The film implies that Carol Kane was a member of the Taxi cast during the show's first season, which in real life was 1978-79. In actuality, Kane did not make her first appearance on the series until the episode "Guess Who's Coming for Brefnish", which first aired on ABC in January 1980 during the show's second season. The film implies that Taxi was canceled only once. However, the show went on for one more season on NBC.
Other inaccuracies include scenes based around SNL, specifically the first episode's host. Also, the scene where Lorne Michaels asks the home viewing audience to vote Kaufman off the show happened in 1982, two years after Michaels left the show as executive producer and Dick Ebersol took over.
After its release, the film attracted some criticism over various events in Kaufman's life that were left out. Max Allan Collins maintained that the filmmakers did not understand Kaufman, and that the film "does not give Kaufman the credit for his genius, that he had a complete intellectual grasp of what he was up to and a showman's instincts for how to play an audience." Significantly, these critics included Kaufman's own father Stanley, who was displeased that little of Andy's early life (before show business) and early career were portrayed.
Sam Simon, executive producer on Taxi, stated in a 2013 interview with Marc Maron for the WTF with Marc Maron podcast that the portrayal of Andy on the show was "a complete fiction," that Kaufman was "completely professional" and that he "told you Tony Clifton was him." Simon also stated that sources for these stories were mostly from Bob Zmuda and a "little bit of press and hype," but conceded that Kaufman would have "loved" Zmuda's version of events.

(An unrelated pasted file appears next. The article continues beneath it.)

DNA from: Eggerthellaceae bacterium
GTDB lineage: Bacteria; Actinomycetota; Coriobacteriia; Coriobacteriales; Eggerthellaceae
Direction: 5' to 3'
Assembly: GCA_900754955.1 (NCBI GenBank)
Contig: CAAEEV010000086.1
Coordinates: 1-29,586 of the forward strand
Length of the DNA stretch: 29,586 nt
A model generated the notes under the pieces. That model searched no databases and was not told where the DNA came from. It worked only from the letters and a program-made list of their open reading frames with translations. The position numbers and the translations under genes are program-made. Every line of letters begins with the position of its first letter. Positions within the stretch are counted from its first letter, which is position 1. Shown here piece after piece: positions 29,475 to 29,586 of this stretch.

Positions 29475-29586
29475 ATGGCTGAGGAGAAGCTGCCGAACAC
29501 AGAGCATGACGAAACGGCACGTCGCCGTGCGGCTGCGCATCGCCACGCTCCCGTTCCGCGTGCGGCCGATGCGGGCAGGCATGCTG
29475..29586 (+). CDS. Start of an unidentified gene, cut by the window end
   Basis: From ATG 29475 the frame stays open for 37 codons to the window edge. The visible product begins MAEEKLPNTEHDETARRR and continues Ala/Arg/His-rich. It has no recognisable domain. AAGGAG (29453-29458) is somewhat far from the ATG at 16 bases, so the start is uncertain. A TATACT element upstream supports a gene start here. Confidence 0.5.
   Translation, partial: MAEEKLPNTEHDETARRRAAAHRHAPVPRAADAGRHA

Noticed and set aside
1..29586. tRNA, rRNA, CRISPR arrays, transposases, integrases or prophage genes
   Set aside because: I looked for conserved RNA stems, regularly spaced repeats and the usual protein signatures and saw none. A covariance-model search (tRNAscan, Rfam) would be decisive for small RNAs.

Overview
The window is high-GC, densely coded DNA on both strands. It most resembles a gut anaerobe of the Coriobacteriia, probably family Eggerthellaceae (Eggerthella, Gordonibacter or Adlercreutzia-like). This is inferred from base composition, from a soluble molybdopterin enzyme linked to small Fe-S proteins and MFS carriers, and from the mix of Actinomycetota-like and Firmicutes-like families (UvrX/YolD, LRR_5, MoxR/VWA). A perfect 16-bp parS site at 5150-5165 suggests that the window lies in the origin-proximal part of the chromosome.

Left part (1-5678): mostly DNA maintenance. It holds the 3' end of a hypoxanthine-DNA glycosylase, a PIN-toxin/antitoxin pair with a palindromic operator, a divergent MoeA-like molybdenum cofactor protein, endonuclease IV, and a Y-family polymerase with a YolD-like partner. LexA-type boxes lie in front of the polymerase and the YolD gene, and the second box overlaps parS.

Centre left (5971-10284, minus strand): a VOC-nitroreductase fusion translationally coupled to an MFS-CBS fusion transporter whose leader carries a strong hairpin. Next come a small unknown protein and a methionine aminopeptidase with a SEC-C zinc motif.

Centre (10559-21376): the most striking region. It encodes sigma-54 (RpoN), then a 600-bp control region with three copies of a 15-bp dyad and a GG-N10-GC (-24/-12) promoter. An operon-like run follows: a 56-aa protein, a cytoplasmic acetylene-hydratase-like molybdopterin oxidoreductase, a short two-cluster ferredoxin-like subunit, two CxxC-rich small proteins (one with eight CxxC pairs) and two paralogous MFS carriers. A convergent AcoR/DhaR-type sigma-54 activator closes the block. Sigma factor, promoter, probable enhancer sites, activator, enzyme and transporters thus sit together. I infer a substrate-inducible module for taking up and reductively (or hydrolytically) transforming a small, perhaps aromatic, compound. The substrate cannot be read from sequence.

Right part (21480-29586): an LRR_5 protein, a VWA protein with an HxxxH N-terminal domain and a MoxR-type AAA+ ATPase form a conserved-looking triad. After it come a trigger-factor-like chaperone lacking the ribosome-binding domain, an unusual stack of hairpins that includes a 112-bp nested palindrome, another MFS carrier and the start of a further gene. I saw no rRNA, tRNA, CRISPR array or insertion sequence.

On review aggregator website Rotten Tomatoes, the film has an approval rating of 63% based on 119 reviews, with an average rating of 6.2/10. The site's critical consensus reads, "Jim Carrey is eerily dead-on in his portrayal of Andy Kaufman, which helps to elevate Man on the Moon above the script's formulaic biopic cliches."Metacritic, which uses a weighted average, assigned a score of 58 out of 100, based on 34 critics, indicating "mixed or average reviews". Audiences polled by CinemaScore gave the film an average grade of "B-" on an A+ to F scale.
|"||What is most wonderful about 'Man on the Moon,' a very good film, is that it remains true to Kaufman's stubborn vision. Oh, it brightens things up a little [...] But essentially it stays true to his persona: A guy who would test you, fool you, lie to you, deceive you and stage elaborate deceptions, put-ons and hoaxes.||"|
Man on the Moon ended a string of Jim Carrey films that had very successful opening weekends, and grossed just $47 million against a budget of $82 million. Although the film received mixed reviews from critics, they were near unanimous in their praise for Jim Carrey's portrayal of Andy Kaufman. Carrey won a Golden Globe for his performance, and the film was nominated for Best Musical or Comedy as well.
[...] Most recently, Conaway reprised his "Taxi" character and also played himself in the 1999 Jim Carrey movie "Man on the Moon.